While you may have come across many show items before at a gourmet food store or local market, if not a supermarket, the Food Show also lets you watch your favourite New Zealand celebrity chef in action, taste test something you wouldn't normally buy, and get a discount on products you already know you like. Theoretically, you have a chance to chat to the local producers as well, but I didn't feel comfortable doing this, especially at popular stalls where everyone is trying to get to the food and you just have to dive in and out quickly to avoid holding everyone up.
Going through the hundreds of stalls, you start to glaze over and stop really paying attention to everything on offer. Here are some things that stood out for us though.
- Cultured butter from Lewis Road Creamery. Actually, I discovered these guys a little while ago, and already knew their butter was an excellent local version of my previous favourite butter Lurpak (which I have been known to eat thick slices of on bread, as if it were cheese). The main reason for us coming to the Food Show was so we could sample Lewis Road's artisan butter without going to a high-end restaurant. It's made from 100% Jersey cow milk, unlike their supermarket premium butters, which are just made from the usual Fonterra mix. Unfortunately, I wasn't really able to taste the difference, mainly because the bread they served the butters on was so flavourful.
|Butter sculptures advertising Lewis Road Creamery.|
- Curried lamb pies from Leelands. You might have to wait a bit before they are heated through, but they are oh-so-delicious! It's a pity we have no idea where you would be able to buy one of these after the Food Show, but here's a list of Auckland's best pies.
- Festivals, or Jamacian deep fried corn bread from West Indies Spice Traders. These hot and tasty delights with a crunchy crust were only there to help sell the sauces, but they really stole the show for us. Freshly shaped and fried at the back of the stall, they are apparently made from equal amounts of corn meal and plain white flour, and mixed with a bit of sugar, milk and eggs. The man I spoke to claimed the recipe was on their website, but I couldn't find it. Their stall also stood out for generating a lot of smoke from cooking their chicken on the side.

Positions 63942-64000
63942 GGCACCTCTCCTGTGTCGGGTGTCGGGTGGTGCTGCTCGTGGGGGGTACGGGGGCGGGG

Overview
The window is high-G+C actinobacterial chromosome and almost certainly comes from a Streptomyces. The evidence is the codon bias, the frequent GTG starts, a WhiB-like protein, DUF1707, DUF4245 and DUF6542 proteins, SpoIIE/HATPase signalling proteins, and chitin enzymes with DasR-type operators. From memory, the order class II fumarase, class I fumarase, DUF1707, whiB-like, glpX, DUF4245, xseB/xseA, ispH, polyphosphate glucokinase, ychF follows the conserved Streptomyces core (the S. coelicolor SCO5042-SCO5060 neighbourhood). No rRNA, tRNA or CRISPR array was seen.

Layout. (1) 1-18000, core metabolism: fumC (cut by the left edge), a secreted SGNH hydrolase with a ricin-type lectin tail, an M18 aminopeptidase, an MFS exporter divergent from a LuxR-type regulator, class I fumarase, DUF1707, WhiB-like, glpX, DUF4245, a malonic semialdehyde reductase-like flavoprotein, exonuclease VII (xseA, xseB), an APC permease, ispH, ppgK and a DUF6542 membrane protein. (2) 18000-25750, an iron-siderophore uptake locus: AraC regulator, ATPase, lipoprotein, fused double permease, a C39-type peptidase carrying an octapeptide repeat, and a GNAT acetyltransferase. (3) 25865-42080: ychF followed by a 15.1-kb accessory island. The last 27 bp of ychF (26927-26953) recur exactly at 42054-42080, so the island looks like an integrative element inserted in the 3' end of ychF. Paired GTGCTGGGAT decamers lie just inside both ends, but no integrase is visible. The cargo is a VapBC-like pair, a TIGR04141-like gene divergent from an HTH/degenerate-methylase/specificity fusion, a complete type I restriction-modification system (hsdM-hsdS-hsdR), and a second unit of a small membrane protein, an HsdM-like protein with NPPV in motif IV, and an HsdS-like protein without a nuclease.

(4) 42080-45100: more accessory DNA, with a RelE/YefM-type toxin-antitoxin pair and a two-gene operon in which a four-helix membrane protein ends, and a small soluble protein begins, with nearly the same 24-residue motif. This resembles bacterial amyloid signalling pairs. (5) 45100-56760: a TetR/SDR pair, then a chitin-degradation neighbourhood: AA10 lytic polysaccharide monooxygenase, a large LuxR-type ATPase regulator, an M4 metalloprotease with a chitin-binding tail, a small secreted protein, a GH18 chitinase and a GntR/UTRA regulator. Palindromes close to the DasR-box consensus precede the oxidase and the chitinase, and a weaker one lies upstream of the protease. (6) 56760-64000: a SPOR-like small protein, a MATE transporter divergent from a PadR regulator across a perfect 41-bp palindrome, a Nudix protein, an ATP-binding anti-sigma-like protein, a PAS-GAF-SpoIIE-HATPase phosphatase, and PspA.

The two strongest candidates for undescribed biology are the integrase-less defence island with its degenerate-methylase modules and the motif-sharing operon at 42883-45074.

|The sauces are the things for sale, but it was the corn bread from the man in the background that blew me away.|
- The artisan alley, set up with wooden stalls and great food, including fresh oysters from Mahurangi Oysters (only $2 each!), fennel sausages and olive oil from Salumeria Fontana, and crisp greens from The Fresh Grower.
- Discounts on quality ingredients, for instance $6.50 for 1kg of fresh clams from Southern Clams, $10 for a halloumi and feta combo from Zany Zeus, and $15 for 1kg of my favourite peanut butter from Pic's Really Good Peanut Butter.
Here are some suggestions on how to enjoy the Food Show as much as possible.
- Work out your schedule beforehand. Make sure you see all the cooking demonstrations that you want to see, and visit all the stalls you particularly care about.
- Don't turn up starving hungry. You want to be able to be discerning in what you try, not stuff yourself full of the first packet biscuits or bread and dips that you see.
- Hold on to your largest cup. Walking around can be thirsty work. You may want to help yourself to some water and discover that every dispenser has run out of cups.
- Bring cash. Queuing at the ATM is not a particularly fun activity. You have plenty of opportunity for queues already.
- Bring a large bag, maybe even one of those tow-along ones on wheels. There are some good offers at the show. You won't be able to take full advantage of them if you are unable to carry the products out with you. Drinks and bottled sauces start feeling uncomfortably heavy, and you might also want a special holder for the purchases you want to keep cold (butter, clams, icecream).
- Be nice to others. In those mad crowds, it's easy to bump into somebody by mistake, or get impatient at someone loitering in front of a stall. Just be polite and laid back about it. Everyone is here to have a good time.
- Be careful what you eat. Just because something is free doesn't mean you should have it. By all means give items the benefit of the doubt, but you could end up feeling sickly from too much sugar or alcohol, or even, as one member of our party found, mild food poisoning.